I have been teaching mathematics in an Australian High School since 1982, and I am a contributing author to mathematics text books.
To the parent toying with the idea of actively participating in their child’s mathematical studies, the adage ‘no good deed goes unpunished!’ might come to mind that disabuses them of the notion.
However, parental interaction coupled with an understanding of the rudiments of mathematics knowledge can provide dividends.
Focus on the recommendations outlined below and be surprised how significantly your contributions can enhance your children’s mathematical studies.
Rote learning is cool
Who said repetition is boring?
Rote learning may come across as tedious, but it is often the only way to consolidate factual knowledge. It is common practice for textbooks to provide exercises with repetitive style questions that focus on a specific task.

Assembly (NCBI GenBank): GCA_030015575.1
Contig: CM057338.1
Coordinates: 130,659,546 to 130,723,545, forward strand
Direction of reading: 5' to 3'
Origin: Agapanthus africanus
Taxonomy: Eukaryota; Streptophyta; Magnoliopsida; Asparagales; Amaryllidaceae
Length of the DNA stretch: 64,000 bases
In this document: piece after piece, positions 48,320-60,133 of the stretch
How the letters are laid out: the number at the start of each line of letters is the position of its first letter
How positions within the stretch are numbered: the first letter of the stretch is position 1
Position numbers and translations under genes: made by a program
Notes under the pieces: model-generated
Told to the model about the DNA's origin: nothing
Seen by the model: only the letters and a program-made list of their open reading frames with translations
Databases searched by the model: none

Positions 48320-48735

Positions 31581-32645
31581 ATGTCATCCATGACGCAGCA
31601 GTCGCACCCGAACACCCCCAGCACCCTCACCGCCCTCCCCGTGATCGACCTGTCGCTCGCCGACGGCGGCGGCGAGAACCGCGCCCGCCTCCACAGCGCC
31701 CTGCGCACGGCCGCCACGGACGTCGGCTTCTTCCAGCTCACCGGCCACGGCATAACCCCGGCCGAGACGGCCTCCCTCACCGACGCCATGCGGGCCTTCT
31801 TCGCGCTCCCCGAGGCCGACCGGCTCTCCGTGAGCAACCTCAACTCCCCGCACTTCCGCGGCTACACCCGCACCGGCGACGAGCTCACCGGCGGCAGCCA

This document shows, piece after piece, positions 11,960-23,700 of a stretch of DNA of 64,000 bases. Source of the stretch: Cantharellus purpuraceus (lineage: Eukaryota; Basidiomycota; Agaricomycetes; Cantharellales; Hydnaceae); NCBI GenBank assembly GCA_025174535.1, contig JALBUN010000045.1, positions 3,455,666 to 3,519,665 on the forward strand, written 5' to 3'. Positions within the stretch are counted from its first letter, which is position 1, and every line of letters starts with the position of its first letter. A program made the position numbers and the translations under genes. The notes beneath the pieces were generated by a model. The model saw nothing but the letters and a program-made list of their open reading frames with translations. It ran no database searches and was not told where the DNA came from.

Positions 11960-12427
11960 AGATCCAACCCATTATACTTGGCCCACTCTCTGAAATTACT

There is no better way, for example, to master multiplication tables other than by sheer repetition. Traditionally, teachers recommend that students learn their times tables up to at least 12 x 12. This ostensibly means learning 144 pieces of multiplication, starting with 1 x 1 =1 and going up to 12 x 12 = 144. But, in reality, there are only 72 different multiplication answers. This is because 2 x 3 produces the same answer as 3 x 2, 7 x 6 gives the same result as 6 x 7 and so on. (In mathematics, we refer to this as the commutative property under multiplication).
Firstly, for young children, recite the ‘1 x ’ tables out loud.
1 x 1 =1 , 1 x 2 = 2, all the way to 1 x 12 = 12.
It won’t take long to appreciate that multiplication by 1 produces the same answer as the number being multiplied. To demonstrate the commutative property, read out loud ‘1 x 1 =1’ and ‘2 x 1 = 2’ up to 12 x 12 = 144. Another observation will be that answers comprise, in ascending order, whole numbers from 1 to 12.
After mastery of multiplication by 1 is established, other combinations are introduced.
Along the way, ask for any other properties which present themselves. Prompt with something like, “A square number is obtained by multiplying two numbers which are the same. How many square numbers are there up to 12 x 12 ?”